How Full of Awe Is This Place!
In 1969, as a senior pursuing a BFA at the University of Memphis, my mother, Ann Kibel Schwartz, made a series of prints, including this one on themes from Genesis, as her senior thesis. She drew the images for these prints from magazines, newspapers, and print advertisements. The images were starkly modern, but their juxtaposition in collage, drawing on the ancient themes of the Torah, created an old-new whole.
“And Jacob awakened out of his sleep, and he said, Surely the LORD is in this place; and I knew it not. And he was afraid, and said, How dreadful is this place! this is none other but the house of God, and this is the gate of heaven.” (Gen 28:16–17)
This is Jacob’s first introduction to God. Jacob has always been domestic, while Esau, his twin, was the wild one. Now, alone and vulnerable in the outdoors for the first time, Jacob encounters the Holy directly. It is as an unrestrained individual, free from the bonds of society, that he is able to face the Divine. But the Divine is itself an unrestrained force, full of power and mystery. While Jacob treasures this experience, he is simultaneously afraid, and must feel a longing to return to the safe contentment of domestic life. Surely, he feels many contradictory things, all in the same moment.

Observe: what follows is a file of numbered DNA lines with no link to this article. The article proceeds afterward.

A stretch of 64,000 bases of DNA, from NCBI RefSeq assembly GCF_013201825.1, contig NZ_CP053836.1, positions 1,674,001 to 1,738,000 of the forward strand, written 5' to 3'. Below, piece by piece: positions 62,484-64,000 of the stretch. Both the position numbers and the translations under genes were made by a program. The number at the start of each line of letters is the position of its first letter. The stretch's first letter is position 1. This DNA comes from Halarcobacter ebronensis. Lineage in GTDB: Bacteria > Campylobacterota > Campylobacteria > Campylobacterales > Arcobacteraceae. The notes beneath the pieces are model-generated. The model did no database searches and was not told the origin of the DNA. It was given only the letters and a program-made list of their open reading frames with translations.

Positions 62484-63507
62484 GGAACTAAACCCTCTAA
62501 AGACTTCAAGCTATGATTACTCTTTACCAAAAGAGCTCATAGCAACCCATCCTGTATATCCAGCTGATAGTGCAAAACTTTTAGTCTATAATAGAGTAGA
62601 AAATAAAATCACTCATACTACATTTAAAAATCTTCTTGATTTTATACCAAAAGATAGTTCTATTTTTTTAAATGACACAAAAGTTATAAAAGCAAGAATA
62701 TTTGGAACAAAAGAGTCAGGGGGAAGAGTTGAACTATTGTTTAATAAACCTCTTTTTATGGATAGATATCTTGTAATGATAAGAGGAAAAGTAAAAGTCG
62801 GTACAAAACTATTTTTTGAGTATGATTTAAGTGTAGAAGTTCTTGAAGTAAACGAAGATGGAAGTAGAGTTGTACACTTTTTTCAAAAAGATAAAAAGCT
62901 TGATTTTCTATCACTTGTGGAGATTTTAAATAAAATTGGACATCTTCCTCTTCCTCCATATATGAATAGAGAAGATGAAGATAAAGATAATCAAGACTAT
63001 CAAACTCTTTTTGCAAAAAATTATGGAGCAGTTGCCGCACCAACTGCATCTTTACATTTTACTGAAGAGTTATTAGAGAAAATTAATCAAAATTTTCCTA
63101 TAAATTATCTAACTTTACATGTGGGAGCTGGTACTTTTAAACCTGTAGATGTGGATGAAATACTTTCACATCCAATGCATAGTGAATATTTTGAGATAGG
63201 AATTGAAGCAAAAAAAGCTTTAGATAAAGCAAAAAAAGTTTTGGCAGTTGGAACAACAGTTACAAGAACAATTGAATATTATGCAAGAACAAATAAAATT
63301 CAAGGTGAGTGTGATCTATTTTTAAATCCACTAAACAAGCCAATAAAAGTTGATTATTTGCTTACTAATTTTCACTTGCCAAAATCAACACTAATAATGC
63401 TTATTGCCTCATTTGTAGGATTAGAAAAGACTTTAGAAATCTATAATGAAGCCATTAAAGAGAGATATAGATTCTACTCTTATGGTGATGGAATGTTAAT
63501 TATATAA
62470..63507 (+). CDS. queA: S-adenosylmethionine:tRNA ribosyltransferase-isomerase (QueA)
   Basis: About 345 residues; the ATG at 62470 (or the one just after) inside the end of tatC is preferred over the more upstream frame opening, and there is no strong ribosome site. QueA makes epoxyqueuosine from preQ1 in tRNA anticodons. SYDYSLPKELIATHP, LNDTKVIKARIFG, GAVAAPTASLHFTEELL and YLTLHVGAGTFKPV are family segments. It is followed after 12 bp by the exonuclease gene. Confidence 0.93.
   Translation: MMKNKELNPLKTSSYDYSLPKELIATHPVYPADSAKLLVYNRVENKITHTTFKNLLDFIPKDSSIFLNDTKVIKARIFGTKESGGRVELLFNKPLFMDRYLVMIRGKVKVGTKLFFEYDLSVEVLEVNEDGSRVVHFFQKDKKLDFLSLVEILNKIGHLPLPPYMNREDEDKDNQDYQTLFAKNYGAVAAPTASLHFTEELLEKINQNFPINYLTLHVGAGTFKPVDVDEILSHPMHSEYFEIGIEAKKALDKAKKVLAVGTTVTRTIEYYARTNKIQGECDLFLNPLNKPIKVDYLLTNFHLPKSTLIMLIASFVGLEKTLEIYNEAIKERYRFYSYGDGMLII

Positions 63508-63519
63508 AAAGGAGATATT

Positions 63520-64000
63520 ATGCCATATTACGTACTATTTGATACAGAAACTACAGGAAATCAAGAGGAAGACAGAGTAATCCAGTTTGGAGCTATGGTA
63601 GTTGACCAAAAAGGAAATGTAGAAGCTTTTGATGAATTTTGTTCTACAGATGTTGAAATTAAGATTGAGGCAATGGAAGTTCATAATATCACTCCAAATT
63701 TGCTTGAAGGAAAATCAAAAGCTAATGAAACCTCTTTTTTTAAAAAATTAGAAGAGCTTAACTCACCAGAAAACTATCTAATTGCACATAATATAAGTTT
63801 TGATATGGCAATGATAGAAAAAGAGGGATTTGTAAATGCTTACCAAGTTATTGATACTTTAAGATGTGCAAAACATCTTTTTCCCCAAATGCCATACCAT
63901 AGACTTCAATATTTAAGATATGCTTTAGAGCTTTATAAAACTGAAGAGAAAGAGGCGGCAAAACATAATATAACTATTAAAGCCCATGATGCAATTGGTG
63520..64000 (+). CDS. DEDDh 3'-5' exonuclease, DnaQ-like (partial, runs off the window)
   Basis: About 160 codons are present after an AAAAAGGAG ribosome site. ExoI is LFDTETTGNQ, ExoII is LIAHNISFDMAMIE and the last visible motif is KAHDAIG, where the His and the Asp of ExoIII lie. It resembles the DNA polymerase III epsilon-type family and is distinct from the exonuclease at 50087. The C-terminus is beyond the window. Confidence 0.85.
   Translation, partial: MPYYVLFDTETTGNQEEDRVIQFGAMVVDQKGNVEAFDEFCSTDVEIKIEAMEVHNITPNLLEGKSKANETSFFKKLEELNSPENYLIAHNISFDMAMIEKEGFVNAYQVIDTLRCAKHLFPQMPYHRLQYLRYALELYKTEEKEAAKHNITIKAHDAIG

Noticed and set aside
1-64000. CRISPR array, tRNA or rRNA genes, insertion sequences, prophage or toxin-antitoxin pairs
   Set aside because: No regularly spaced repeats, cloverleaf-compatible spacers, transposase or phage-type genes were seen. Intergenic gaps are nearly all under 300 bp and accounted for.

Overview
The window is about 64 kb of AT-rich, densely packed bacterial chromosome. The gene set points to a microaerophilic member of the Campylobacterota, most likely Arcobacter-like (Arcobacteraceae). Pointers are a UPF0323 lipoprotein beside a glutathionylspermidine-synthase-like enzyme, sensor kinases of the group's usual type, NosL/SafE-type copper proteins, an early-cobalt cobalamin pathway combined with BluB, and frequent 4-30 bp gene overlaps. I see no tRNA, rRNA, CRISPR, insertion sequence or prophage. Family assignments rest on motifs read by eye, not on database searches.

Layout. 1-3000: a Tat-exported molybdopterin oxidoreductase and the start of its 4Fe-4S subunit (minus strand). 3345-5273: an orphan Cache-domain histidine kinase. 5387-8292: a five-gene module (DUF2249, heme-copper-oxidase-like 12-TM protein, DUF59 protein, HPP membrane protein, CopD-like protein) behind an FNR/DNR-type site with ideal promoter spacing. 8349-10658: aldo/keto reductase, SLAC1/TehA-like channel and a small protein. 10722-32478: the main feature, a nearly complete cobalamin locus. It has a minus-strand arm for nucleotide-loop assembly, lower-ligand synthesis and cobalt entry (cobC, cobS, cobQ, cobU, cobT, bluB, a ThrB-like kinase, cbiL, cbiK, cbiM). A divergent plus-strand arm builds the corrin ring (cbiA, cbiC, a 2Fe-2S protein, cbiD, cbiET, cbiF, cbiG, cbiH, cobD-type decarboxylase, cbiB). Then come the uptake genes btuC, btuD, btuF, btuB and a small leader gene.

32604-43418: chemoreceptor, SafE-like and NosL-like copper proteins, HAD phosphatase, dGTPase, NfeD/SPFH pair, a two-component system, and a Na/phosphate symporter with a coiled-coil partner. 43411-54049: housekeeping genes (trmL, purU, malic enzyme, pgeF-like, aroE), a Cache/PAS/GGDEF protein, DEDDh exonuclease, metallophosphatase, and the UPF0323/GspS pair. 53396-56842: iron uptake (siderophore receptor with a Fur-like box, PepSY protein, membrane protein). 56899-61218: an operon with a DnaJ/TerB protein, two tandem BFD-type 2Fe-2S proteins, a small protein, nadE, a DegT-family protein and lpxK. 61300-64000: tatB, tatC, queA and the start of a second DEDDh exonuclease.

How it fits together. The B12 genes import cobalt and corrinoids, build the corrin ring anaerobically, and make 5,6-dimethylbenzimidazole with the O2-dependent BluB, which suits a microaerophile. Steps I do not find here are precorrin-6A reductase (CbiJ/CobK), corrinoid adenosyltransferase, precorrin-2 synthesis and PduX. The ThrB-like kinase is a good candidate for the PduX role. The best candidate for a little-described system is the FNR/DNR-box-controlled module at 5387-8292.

But the Holy draws us, even while it frightens us. And the metaphor in this print is a recognition of something that lies beneath the surface of the familiar. Multiple images overlap, marking the manifold experience of Jacob’s encounter. And the wild man in the image is recognizable, even palpable. We may mistake it for Esau at first, but it is Jacob. Perhaps we need just a bit of that wild, selfish drive if we are to meet the Holy.